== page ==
4. Keep going: practicing gratitude with a little discipline, is the way to go. Especially if you’re not feeling grateful. Don’t give up before the miracle happens!

Shifting our focus: Gratitude vs. worry

Gratitude acts as a powerful counterbalance to our worries, fears, and frustrations. When we find ourselves caught up in negative thought patterns, a grateful mindset helps us redirect our focus towards the positive aspects of our lives. It's like opening a window on a stuffy day, letting in fresh air and new perspectives.

There’s something about negative thoughts that is so sticky… they seem to have a life of their own. They’re so compelling and can sit on your shoulder whispering away all day long. It really does take effort to brush off your worries and focus on being grateful. It’s not easy but is worth it.

The serenity prayer: A gratitude guideline

When grappling with challenging situations, we can turn to the serenity prayer as a source of guidance:

"Grant me the serenity to accept the things I cannot change,
The courage to change the things I can,
And the wisdom to know the difference."

This timeless wisdom reminds us to be grateful for the things we cannot change, the challenges that test our resilience and provide opportunities for growth.

The dark side of gratitude: Avoiding unrealistic optimism

While gratitude is transformative, it's essential to strike a balance. Being overly optimistic or pretending to be grateful when we're not can be harmful. Gratitude doesn't mean suppressing uncomfortable feelings; it's about accepting our emotions and finding ways to navigate through them with grace and self-compassion.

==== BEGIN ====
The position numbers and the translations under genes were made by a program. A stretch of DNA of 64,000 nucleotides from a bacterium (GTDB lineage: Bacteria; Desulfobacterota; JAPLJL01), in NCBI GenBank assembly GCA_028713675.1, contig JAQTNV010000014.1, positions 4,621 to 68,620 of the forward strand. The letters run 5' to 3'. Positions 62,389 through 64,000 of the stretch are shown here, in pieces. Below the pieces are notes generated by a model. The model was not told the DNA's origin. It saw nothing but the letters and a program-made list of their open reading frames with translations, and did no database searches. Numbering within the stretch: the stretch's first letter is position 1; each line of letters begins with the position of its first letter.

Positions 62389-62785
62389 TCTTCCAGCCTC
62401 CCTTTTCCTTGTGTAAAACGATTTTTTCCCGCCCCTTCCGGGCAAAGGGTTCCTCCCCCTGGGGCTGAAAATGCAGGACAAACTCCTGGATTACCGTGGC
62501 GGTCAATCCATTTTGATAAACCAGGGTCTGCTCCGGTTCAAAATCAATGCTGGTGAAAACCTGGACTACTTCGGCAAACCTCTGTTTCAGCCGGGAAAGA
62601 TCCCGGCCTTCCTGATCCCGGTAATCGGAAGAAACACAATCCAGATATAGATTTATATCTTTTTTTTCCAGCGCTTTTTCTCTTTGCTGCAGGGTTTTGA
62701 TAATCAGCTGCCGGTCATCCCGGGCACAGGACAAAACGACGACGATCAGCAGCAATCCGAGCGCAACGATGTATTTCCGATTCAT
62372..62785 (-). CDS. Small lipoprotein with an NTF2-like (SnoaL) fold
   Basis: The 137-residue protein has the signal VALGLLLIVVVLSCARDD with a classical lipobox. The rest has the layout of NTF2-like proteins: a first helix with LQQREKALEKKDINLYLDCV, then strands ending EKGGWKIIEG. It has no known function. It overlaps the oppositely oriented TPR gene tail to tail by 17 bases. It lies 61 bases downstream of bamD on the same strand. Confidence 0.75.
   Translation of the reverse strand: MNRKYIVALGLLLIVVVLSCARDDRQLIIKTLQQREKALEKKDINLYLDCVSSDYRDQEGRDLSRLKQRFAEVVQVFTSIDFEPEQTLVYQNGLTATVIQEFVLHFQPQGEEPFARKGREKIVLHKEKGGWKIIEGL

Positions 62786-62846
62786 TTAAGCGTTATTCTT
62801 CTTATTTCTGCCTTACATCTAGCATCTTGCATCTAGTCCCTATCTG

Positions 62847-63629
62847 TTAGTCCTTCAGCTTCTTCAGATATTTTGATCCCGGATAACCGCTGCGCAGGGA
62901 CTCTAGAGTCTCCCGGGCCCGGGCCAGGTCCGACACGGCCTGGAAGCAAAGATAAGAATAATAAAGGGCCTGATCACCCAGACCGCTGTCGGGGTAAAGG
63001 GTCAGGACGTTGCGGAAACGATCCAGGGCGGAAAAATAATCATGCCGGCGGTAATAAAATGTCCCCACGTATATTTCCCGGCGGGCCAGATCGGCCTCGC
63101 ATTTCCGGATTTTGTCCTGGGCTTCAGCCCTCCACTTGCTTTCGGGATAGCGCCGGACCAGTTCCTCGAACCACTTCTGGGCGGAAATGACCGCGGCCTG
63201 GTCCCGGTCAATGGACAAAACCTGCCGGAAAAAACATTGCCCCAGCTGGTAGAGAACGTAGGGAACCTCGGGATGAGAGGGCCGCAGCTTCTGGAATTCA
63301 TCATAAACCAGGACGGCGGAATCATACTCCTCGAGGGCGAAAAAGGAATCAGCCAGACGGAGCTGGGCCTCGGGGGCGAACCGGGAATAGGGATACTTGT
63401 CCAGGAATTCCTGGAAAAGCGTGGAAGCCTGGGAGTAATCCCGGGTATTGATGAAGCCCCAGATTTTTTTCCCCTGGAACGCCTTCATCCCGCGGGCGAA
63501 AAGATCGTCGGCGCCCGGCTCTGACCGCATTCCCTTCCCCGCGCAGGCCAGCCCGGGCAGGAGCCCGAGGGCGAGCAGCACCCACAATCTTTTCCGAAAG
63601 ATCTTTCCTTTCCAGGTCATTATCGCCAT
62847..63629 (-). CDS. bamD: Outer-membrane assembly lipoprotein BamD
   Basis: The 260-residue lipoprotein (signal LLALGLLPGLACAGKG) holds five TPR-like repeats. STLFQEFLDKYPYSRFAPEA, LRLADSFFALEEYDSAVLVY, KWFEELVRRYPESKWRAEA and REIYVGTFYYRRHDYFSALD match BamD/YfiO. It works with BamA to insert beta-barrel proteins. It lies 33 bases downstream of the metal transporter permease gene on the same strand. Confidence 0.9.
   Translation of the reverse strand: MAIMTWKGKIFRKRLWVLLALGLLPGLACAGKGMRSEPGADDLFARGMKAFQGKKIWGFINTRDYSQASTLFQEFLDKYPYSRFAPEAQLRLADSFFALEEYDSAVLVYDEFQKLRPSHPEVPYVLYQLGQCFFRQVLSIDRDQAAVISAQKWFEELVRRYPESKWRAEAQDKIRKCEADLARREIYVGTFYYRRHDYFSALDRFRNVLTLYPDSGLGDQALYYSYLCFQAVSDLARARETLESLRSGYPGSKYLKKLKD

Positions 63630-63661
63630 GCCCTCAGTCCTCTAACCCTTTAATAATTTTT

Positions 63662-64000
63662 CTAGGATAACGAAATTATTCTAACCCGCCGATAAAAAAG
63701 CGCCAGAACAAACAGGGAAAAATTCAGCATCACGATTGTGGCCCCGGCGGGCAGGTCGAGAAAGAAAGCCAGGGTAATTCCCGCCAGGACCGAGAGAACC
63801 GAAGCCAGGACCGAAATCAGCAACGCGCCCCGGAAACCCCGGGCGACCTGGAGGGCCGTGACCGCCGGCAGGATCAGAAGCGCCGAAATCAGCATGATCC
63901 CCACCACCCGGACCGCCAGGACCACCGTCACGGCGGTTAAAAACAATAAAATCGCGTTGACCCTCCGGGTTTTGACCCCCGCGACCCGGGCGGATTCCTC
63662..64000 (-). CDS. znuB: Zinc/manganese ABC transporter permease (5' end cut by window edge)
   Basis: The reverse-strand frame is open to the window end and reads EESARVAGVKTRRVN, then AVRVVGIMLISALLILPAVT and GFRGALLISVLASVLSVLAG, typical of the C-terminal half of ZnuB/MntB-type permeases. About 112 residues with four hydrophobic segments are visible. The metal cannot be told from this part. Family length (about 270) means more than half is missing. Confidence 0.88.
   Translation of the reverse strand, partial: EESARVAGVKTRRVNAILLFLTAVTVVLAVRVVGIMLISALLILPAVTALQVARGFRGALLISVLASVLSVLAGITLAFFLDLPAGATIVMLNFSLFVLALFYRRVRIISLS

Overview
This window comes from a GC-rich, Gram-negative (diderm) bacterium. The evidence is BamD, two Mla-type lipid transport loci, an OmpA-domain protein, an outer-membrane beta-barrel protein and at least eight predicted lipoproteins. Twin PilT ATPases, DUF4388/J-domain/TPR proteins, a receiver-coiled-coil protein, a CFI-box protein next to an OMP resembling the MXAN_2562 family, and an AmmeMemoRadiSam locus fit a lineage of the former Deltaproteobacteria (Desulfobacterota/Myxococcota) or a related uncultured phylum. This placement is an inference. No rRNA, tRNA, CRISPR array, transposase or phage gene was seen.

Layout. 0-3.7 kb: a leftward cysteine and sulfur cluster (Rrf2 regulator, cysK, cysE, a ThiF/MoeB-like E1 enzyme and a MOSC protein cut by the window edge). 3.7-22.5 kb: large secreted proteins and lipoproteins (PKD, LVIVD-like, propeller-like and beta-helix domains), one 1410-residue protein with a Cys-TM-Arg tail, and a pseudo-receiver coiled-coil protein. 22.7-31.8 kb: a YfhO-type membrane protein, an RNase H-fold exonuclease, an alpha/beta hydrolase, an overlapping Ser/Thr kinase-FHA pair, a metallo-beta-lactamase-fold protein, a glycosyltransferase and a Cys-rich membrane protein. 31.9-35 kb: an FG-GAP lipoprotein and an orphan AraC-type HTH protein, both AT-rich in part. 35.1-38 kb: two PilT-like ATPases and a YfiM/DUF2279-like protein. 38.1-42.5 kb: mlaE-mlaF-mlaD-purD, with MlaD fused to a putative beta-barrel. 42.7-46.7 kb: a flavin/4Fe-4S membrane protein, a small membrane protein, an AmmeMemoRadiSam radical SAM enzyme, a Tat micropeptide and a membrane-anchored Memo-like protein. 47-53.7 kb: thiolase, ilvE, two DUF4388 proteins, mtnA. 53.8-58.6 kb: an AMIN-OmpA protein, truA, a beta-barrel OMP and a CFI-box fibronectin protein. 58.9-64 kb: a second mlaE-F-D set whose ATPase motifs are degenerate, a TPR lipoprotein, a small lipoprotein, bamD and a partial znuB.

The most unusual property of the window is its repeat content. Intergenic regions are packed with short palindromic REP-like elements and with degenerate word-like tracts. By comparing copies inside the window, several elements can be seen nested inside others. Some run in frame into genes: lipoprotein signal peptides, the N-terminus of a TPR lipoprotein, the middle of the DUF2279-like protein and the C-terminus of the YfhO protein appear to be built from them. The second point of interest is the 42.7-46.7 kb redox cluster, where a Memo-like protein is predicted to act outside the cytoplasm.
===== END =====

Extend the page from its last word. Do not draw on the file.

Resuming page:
Guy Anderson

My own experience of flexibility

In my late 20s I started adding a gratitude list to my morning journal. Sometimes I found it hard to think of just 5 things I was grateful for. I had to go right back to basics: “I’m grateful I can see and hear.” But I didn’t magically feel wonderful after doing this. But I stuck with it and gradually over time (several years) I expanded my capacity for gratitude until I can now fill an entire page in my notebook in a few minutes. 

I’ve found gratitude especially important during tough times. For example the years after my second divorce were especially trying. Regularly writing down what I did feel grateful for helped balance the pain and rejection I was feeling. If it worked for me, it will work for you - if you work it!

In our family, we practice gratitude at mealtimes where we each go round the table and say what we’re feeling grateful for. It feels important to set an example for my son, to actively think about what he has to be grateful for. But more often these days, it’s him that looks at me from across the table and says: “Daddy what are you grateful for?” This is such a humbling and powerful reminder coming from a 7 year old.


Cultivating gratitude empowers us to find joy and strength in every moment. As we exercise our gratitude muscle, we'll uncover newfound resilience, improved mental health, and a more fulfilling way of relating to ourselves and the world. For best results, practice a little gratitude every day and this can really change how you see yourself and the world.

Cultivating and expressing gratitude is especially important in relationships and in family life. After all, there’s more to be grateful for than ever in today’s modern world.